The Five Ages

The current state of the distant future

Degenerate Era plate tectonics

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Reporters were calling me last week about a paper that turned up on astro-ph, Dark Matter and the Habitability of Planets, by Hooper and Steffan.

Their thesis is that in regions where the density of non-baryonic dark matter is high, an abundance of dark matter particles scatter off the nuclei in the planetary interiors, and get trapped inside a planet, where they wheel on rapidly precessing orbits through the near-transparency of the rocky firmament. Weakly interacting dark matter likely constitutes its own anti-particle, and so when trapped WIMPS encounter each other, they annihilate, producing heat. In The Five Ages, we drew on this process to keep the white dwarfs and the neutron stars shining weakly through the dark expanses of the Degenerate Era.

In Hooper and Steffan’s picture, WIMP annihilation isn’t wimpy at all. In fact, they lean on the process to produce enough heat to keep the water liquid and the planetary surfaces habitable, even in the absence of a parent star.

Sounds like a long-shot to me, but where the WIMP annihilation mechanism might be quite useful is in powering geological activity for the duration. There are plenty of potentially habitable planets orbiting low-mass M-dwarf stars which have staggeringly long main-sequence lifetimes. The long-term habitability hitch for the planets orbiting these stars is not the loss of stellar radiation, but rather cooling of the planetary interior and the attendant shut-down of mantle convection. A cold planet like Mars doesn’t maintain a dynamo, it has no magnetic field to speak of, and its atmosphere is therefore subject to the ravages of solar coronal mass ejections. It’d really be quite nice if WIMP annihilation could keep things ticking long after the heat of formation and the heat of radioactive decay have e-folded into oblivion.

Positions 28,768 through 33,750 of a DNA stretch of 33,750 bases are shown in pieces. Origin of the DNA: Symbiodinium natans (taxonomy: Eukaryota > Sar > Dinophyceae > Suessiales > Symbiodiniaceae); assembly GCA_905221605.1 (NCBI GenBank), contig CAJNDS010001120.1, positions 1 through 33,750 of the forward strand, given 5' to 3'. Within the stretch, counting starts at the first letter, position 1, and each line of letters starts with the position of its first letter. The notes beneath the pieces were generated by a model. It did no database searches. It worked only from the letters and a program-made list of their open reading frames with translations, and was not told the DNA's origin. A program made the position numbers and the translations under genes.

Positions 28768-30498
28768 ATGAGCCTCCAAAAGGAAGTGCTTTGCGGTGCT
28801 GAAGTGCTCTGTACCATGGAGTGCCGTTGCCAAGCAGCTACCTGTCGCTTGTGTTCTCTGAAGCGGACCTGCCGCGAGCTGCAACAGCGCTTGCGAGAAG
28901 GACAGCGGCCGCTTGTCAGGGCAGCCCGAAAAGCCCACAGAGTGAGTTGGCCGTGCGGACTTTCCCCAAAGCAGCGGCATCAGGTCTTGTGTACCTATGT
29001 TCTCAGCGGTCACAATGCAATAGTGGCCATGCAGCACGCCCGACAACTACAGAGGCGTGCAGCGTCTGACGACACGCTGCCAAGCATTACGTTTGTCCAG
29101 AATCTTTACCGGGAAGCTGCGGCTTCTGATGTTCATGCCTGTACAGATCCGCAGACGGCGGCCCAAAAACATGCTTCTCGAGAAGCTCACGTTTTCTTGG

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Written by Greg Laughlin

April 4, 2011 at 12:01 am

Posted in Uncategorized

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